My decision to see this film at such a late hour was very last minute but it came with some culmination. I had been thinking about seeing the film for a couple of weeks but I knew nothing about it. I only knew that there was a lot of Oscar buzz around it, and that it was based on fiction written by Murakami. While I do not choose to read Murakami, I am interested in seeing a filmic interpretation of his works since he is not the one delivering it. Perhaps this is a new way for me to access the authors I’d loved reading many years ago when I was a completely different person.

At the opening scenes, I was a bit shocked because the old boxy red car I’d seen in my dream was exactly what was on the screen. There’s an old red Saab in the film which I guess you could say is partially the film’s protagonist. It’s the subject of the film and the short story. The car. And one of the places that the car drives to is the airport. These are familiar coincidences for me. I’ve had precognitive dreams before, but this is the first time I’ve consciously witnessed a fusion between a film I’ve never seen before melding with my subconscious.

I was incredibly moved by this film. It’s a daring movie. Runtime is almost 3 hours. That’s bold. Even though I’m a film scholar, I hardly have the patience to sit through films longer than 90 minutes. If it’s longer than 90 minutes, it had better be a work of art. Drive My Car is a work of art. It is masterful and full of complex feeling. After seeing this movie, I immediately put Murakami’s book on hold at the library, and I finished reading the short story “Drive My Car” this morning. The fiction is far less interesting than the film, and Hamaguchi’s adaptation of it for the screen is a completely different and massive animal.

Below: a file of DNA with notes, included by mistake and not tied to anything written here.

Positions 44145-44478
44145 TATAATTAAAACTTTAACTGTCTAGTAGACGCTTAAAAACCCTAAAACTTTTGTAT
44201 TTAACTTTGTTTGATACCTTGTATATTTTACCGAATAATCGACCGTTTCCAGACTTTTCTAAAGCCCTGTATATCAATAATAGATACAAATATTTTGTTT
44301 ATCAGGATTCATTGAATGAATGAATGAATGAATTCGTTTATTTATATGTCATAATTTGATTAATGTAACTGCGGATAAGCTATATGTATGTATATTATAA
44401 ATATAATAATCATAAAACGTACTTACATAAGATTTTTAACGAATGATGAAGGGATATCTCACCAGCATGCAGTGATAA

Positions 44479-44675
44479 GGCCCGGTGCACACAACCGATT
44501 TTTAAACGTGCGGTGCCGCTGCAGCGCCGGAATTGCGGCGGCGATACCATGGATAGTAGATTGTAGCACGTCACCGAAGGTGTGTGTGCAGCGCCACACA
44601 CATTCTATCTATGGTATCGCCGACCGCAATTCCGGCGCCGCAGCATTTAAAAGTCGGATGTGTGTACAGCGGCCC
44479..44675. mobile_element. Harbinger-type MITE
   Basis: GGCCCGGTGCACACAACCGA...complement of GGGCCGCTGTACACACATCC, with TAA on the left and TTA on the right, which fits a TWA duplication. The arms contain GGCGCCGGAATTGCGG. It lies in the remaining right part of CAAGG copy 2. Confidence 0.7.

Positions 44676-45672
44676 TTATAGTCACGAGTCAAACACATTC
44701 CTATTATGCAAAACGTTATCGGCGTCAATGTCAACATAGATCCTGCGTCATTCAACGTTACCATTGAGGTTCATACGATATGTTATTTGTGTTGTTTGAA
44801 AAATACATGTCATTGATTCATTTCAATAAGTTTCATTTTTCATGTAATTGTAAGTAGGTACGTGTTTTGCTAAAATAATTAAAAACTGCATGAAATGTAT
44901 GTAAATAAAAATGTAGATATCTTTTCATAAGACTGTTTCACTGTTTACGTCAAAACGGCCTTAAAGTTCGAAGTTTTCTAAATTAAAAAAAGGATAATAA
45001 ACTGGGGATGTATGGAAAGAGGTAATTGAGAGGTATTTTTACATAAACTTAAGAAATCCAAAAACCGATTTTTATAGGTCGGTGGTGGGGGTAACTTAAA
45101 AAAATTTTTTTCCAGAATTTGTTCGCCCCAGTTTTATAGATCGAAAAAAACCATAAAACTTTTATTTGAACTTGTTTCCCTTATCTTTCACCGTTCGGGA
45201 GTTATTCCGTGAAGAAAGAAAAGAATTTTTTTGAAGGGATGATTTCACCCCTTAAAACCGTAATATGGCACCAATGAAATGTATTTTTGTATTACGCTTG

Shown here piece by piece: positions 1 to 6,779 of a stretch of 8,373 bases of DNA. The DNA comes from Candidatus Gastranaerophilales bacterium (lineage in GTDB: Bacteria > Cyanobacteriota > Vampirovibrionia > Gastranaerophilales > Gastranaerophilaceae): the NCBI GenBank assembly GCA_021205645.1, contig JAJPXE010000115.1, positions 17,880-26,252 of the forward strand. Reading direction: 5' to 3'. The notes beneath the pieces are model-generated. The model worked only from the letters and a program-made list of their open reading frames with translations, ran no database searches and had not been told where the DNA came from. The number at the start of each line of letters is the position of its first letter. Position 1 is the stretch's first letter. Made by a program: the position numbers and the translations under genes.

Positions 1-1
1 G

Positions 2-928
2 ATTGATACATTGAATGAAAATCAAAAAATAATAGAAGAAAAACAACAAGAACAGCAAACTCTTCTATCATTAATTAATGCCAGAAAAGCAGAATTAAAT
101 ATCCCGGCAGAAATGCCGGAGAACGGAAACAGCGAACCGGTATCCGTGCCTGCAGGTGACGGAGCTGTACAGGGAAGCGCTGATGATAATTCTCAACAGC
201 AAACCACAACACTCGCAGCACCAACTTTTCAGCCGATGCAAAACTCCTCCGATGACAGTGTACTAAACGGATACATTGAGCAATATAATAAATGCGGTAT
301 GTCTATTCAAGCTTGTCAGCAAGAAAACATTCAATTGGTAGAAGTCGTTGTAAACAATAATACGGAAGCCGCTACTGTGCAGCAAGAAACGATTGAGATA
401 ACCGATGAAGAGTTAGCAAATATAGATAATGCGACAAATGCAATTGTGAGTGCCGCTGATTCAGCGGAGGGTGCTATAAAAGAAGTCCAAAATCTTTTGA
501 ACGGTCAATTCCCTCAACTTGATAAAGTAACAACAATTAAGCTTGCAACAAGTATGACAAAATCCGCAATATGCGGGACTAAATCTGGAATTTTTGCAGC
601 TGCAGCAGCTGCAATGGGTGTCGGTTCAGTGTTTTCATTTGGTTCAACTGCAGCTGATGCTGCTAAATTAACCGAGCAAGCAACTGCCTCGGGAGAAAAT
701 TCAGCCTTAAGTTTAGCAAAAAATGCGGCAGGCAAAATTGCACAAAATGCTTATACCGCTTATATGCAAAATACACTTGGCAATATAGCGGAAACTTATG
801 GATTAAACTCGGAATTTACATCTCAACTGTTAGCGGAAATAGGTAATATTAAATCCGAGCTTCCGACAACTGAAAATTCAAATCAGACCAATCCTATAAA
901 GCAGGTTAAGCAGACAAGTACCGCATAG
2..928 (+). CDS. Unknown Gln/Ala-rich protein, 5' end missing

Hamaguchi developed whole new characters with whole new lives and entirely new circumstances for his film. Murakami’s short story is a very lightly etched sketch where the graphite meets the paper with the least amount of force. Hamaguchi’s script is an oil pastel drawing that covers every blank space of the page. Then let that oil pastel drawing sit over a hot plate. Watch the movements of the colors blend, meld and animate on the page’s surface. Then watch the waxy liquid rise and become full bodies with full movements. That is Hamaguchi’s film. The film version of Drive My Car has far more life, thought, question, and feeling than Murakami’s short story. The characters who resonated quite deeply with me are Yoo-na and Misaki. Yoo-na is not in the short story but she is the tender heart of the film. Weirdly, Hamaguchi’s film feels very much like a Murakami short story. The concept of Oto narrating stories in a trance-like state while having sex with her husband and her lovers feels Murakami-esque. The scene with Yoo-na leaving an impression on Kafuku with her sign language delivery in the audition feels Murakami-esque. When Yoo-na is later revealed to be Yoon-soo’s wife who was once a dancer but suffered an abortion which subsequently caused her to quit dancing and find acting feels Murakami-esque. And yet none of these details are in Murakami’s short story. They are all from Hamaguchi’s mind. Perhaps this is what makes a masterful adaptation–to adapt one’s stories into the voice of the author whose work one’s work is based on.